Development Genes and Evolution

, Volume 214, Issue 6, pp 267–276

Organization of Iroquois genes in fish

Original Article

DOI: 10.1007/s00427-004-0402-8

Cite this article as:
Dildrop, R. & Rüther, U. Dev Genes Evol (2004) 214: 267. doi:10.1007/s00427-004-0402-8

Abstract

In mammals, a total of six iroquois (Irx) genes exist, which are organized into two clusters. Here we report on the organization of all iroquois genes present in fish, using zebrafish (Danio rerio) and pufferfish (Fugu rubripes and Tetraodon nigroviridis) as examples. A total of 10 Irx genes were found in pufferfish, and 11 in zebrafish; all but one of these genes are organized into clusters (four clusters plus one isolated gene locus). The “extra” fish clusters result from chromosome duplication in the fish lineage, after its divergence from tetrapod vertebrates. Two of the four fish clusters are highly conserved to the ones in mammals, with regard to similarity of genes and cluster architecture. Irx genes within the other two clusters have diverged in sequence and cluster organization, suggesting functional divergence. These results will allow us to use the zebrafish system for functional and comparative studies of iroquois genes in vertebrate development.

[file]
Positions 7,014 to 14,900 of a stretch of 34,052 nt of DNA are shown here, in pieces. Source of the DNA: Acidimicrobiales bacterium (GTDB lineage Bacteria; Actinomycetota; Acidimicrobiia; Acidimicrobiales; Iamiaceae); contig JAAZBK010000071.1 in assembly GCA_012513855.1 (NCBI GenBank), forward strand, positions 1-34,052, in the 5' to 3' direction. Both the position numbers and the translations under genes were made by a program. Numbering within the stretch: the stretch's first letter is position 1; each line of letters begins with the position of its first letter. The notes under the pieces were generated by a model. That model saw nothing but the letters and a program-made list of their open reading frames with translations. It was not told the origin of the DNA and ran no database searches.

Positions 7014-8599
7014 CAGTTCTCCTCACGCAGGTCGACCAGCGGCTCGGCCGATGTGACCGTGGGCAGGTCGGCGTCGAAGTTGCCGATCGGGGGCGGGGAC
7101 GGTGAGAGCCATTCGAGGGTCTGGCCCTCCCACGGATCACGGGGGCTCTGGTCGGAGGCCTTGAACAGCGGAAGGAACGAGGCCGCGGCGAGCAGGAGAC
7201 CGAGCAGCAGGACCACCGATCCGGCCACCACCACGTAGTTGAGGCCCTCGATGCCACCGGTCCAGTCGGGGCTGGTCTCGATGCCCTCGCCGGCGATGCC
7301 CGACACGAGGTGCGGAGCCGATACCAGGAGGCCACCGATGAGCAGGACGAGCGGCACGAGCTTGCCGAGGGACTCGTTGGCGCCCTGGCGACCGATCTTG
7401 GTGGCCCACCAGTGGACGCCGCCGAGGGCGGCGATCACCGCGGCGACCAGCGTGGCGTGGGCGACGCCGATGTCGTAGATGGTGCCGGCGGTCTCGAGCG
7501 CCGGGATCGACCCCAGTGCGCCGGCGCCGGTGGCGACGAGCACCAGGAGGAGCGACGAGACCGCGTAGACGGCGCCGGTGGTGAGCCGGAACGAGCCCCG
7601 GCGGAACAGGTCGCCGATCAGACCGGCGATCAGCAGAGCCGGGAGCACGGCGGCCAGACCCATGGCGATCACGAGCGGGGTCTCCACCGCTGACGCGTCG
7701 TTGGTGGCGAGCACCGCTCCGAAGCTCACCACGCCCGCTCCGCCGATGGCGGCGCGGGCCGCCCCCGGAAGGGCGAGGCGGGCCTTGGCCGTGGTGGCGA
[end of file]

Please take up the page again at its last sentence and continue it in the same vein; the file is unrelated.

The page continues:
Keywords

Irx genesGene clusterDuplicationCluster diversification

Supplementary material

supp.pdf (317 kb)
(PDF 317 KB)

Copyright information

© Springer-Verlag 2004

Authors and Affiliations

  1. 1.Institute for Animal Developmental and Molecular BiologyUniversity of DüsseldorfDüsseldorfGermany